Ok, so the purists will say this isn't EXACTLY what an Aussie burger is but it's my version of what I perceive an Aussie burger to be. Juicy beef, a crispy bun, beetroot relish, garlic mayonnaise and a fresh apple/fennel slaw. This unorthodox burger doesn't have cheese and I've already been questioned on that but trust me it works just fine without cheese!
Burgers - Why I Can't Get Enough Of Them
It's pretty simple really - a piece of meat inside 2 slices of bread! I know, that sounds like a sandwich but a burger is something WAY better than a sandwich. Grilled (usually for us) meat, crispy lettuce or slaw, a sauce (or two) and (usually) cheese. This, a side of fries, a glass of wine and the fact it's quick to cook. You simply can't beat it.
Oh, bonus points as you don't need cutlery and it can be eaten on the couch!!
What Makes An Aussie 'style' Burger
For me being Scottish, growing up in Ireland, doing 5 years in NYC and now 4+ (so far) in Australia when I think of an Aussie Burger my mind jumps straight to beetroot. So for my play on the Aussie burger, I have made a beetroot relish instead of the typical pickled or canned beetroot you would see in the burger.
The 'original' burger contains a serious mouthful of toppings from bacon, lettuce, cheese, tomatoes, fried egg, grilled pineapple (I know - and you thought it was only crazy on pizzas!) and beetroot. I reckon half of that would end up on your lap if I was to try to fit my mouth around it!
My version of the famed burger keeps it neat, tidy and simple. Spicy beetroot relish, garlic mayonnaise, good quality beef - grilled to perfection, a toasted bun and wanting to keep it fresh and full of flavour I went with an apple & fennel slaw. Living in QLD it's warm all year round (although they seem to find 13c cold here) so when I'm grilling some burgers I like to add some element of freshness to it.
This is what makes this burger an Aussie Burger!! I had never had beet on a burger until I lived in NYC. I went to brunch in this restaurant in the West Village and ordered the burger and that slice of beetroot in the burger just took it to a whole new level! I've been wanting to replicate it for a while now but didn't wanna ruin that experience. So here is my version! The beetroot relish is incredibly simple to make. Literally just chuck all the ingredients into a large saucepan and let it simmer away for 20 or so minutes!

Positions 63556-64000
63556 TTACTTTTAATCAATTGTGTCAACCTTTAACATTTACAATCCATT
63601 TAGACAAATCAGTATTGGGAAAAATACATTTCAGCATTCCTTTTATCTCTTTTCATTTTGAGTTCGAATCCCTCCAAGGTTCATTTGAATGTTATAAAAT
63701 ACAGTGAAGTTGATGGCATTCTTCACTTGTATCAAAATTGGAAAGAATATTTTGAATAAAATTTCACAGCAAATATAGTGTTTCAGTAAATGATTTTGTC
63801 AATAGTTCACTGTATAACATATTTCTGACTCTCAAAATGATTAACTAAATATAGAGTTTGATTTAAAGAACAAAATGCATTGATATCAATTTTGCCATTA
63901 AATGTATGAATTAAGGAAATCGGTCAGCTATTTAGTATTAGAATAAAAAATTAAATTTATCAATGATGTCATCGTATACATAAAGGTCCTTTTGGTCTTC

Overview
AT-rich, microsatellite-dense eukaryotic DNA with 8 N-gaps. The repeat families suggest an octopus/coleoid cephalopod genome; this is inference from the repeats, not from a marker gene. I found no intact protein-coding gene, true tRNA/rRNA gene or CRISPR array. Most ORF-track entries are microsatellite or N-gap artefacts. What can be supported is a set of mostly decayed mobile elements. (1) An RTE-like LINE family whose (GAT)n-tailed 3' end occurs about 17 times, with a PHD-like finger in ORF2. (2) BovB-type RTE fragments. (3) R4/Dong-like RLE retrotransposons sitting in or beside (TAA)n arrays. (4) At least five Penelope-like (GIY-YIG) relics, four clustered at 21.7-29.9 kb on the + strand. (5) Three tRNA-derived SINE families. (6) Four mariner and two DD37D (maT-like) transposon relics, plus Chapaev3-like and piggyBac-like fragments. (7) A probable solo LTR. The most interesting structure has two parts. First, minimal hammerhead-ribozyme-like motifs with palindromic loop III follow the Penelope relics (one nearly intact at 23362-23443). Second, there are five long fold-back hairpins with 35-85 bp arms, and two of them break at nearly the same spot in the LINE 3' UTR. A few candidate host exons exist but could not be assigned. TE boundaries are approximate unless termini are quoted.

Peel and grate the beetroot (wear gloves - you have been warned), slice the onions finely and then just get a saucepan. Weigh/measure out the balsamic, sugar, salt, water and (optional) spices. It's really that simple. Whilst that's doing it's thing you can get the rest of the ingredients ready.
There are tons of beetroot relishes you can pick up in the local store if you are in a hurry. Just sub in one but truthfully aside from the mess of grating the beets it's pretty darn simple!
Making The Burger Patties
A lot of people get too technical, buy too many fancy tools or don't pay any attention at all to this. I'm in the middle. I don't have anything fancy but I pay attention to what I'm doing - well, my wife would say differently!!
The shaping of the patty will make the difference between just eating a load of bread or having a harmonious bite every time! My tips are to find something circular - say a plastic lid or a ring mould. Make sure it's larger than your bun as the meat will shrink when cooking.
I work with about 150g sized patties but anywhere from 130-160g will work too. Shape the burger into a smooth ball and then press it into the mould to form the shape. Remove from the mould and press gently down on it again to make it just a smidge bigger. I know, I know it seems weird but it works!
All you need is oil and salt and a hot pan or BBQ grill and that's it. Don't press down on the burger when cooking as this will squeeze all the juice and flavour out of it.
Now, this is where it MIGHT get complicated...... One of my favourite burgers is a smash burger. To make this you roll the burger into a ball and using a hot cast iron pan or BBQ plate you smash the burger down as hard as you can until it's flattened. But didn't you just say not to press down on it?? Yes, I did. That's why when making this style of burger you need a higher fat: meat ratio than normal. Using wagyu mince is great but if you can't get any then you want at least 25% fat in the meat in order to keep it moist.
My first introduction to Molly Dooker wines was living on the UES of Manhattan. There was a bottle shop right by the subway near my house that I used to frequent. The packaging was what first caught my eye and upon reading the story behind it and the Dooker shake I had to try a bottle. The Two Left Feet was the first one I had and very quickly I went back for The Boxer & Blue Eyed Boy.
For those of you who don't know, Mollydooker means left-handed in Aussie slang. This is fitting as both Sarah & Sparky (owners) are lefthanded. Their tale of success, hard times, friendship and success once again is an EPIC read. So, I won't destroy it by re-writing it but I would thoroughly recommend clicking HERE.